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NYSERDA Awards $650,000 to Primet Precision Materials to further work on energy-efficient battery materials process, lithium titanate anode

The New York State Energy Research and Development Authority (NYSERDA) has awarded $650,000 to Primet Precision Materials of Ithaca to further the company’s work on developing a more energy-efficient process to manufacture high-end battery materials. The NYSERDA funding will leverage an additional $1.5 million in matching funds and in-kind services from Primet.

The funding will also be used for the firm to develop an improved lithium titanate anode material that could improve battery safety and make more efficient rechargeable batteries for a variety of uses, including modular utility electric systems for use at wind and solar generating sites.

The NYSERDA funding has two facets:

  • $400,000 under NYSERDA’s Innovation in the Manufacturing of Clean Energy Technologies Program, for the company to scale up production of its NanoScission process, a novel particle-processing technology used to produce performance-enhancing battery materials. The funding, which is meant to help commercialize technology in the clean energy sector, will allow Primet to grow its process from lab-scale to a continuous NanoScission manufacturing process that can produce tons of materials. The NanoScission process is estimated to require a fourth of the energy used in conventional battery material production, at a third of the cost.

  • $250,000, in conjunction with the New York Battery Energy Storage Technology (NY-BEST) Consortium, for Primet to continue seeking new markets for its anode materials, a lower-priced alternative to many products on the market today. Primet’s product also has the advantage of being produced with a much more energy-efficient process. Primet is a member of NY-BEST.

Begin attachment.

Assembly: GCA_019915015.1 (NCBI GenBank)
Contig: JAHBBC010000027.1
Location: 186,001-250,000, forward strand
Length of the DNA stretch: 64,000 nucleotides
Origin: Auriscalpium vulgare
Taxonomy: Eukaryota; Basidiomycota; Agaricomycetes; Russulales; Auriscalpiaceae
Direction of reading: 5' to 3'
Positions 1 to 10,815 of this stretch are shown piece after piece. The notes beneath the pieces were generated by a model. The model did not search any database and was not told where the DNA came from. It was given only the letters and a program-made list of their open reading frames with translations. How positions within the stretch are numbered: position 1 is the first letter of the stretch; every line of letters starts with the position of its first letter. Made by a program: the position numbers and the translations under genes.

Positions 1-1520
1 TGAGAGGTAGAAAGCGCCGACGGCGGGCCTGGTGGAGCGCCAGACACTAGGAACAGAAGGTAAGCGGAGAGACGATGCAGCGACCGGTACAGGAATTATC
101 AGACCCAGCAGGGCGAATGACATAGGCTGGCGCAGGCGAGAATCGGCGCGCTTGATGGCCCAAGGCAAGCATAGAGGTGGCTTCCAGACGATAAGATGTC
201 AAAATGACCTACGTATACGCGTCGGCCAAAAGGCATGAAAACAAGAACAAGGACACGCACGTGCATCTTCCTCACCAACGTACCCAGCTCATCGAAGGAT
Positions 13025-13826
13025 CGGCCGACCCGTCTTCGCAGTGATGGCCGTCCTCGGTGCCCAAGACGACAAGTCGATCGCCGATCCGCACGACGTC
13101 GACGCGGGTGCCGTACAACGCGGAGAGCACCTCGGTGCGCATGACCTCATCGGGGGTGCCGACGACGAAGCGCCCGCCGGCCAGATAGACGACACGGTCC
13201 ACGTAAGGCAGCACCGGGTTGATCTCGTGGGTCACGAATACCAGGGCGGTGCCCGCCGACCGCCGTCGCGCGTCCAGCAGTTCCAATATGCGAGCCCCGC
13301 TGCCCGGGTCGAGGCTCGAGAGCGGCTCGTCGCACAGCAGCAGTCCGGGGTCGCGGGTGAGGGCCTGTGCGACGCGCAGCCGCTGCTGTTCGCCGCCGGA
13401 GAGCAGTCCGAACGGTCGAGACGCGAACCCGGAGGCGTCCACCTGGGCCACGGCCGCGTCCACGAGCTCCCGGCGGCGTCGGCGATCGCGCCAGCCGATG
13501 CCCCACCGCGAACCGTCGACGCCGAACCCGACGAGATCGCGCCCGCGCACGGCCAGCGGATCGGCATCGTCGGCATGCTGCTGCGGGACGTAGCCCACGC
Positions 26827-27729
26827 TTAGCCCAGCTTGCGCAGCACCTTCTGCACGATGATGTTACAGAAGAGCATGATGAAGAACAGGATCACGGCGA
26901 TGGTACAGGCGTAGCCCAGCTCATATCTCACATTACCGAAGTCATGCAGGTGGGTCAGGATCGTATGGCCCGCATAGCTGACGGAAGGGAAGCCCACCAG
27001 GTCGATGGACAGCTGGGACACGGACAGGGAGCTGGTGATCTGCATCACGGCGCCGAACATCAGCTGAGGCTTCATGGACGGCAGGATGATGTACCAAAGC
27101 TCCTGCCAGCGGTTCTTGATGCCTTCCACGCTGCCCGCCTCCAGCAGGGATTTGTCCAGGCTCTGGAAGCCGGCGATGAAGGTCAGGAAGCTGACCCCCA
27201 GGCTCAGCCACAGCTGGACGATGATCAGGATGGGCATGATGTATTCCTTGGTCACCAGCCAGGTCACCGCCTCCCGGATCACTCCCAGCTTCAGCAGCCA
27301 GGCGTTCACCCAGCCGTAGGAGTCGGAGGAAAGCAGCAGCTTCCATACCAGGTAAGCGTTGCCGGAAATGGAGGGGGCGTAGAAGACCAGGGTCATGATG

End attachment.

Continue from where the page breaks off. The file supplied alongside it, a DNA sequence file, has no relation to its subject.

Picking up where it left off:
Primet, a 32-employee company, has launched NanoScission, a novel low-cost particle processing technology that can be used to produce high-performance battery materials. Using the NanoScission process, the company is producing electrode materials for the battery industry that can improve performance and lower the cost of lithium-ion batteries.



This type of hand outs may not be very popular with many but it is one of the best way to promote local manufacturing of new products.

The drawback is that others will do it and manufacturers will quickly move to the largest most generous HANDS.

Renting facilities for manufacturers moving in and out will become a paying business. Equipment will move from one location to another?

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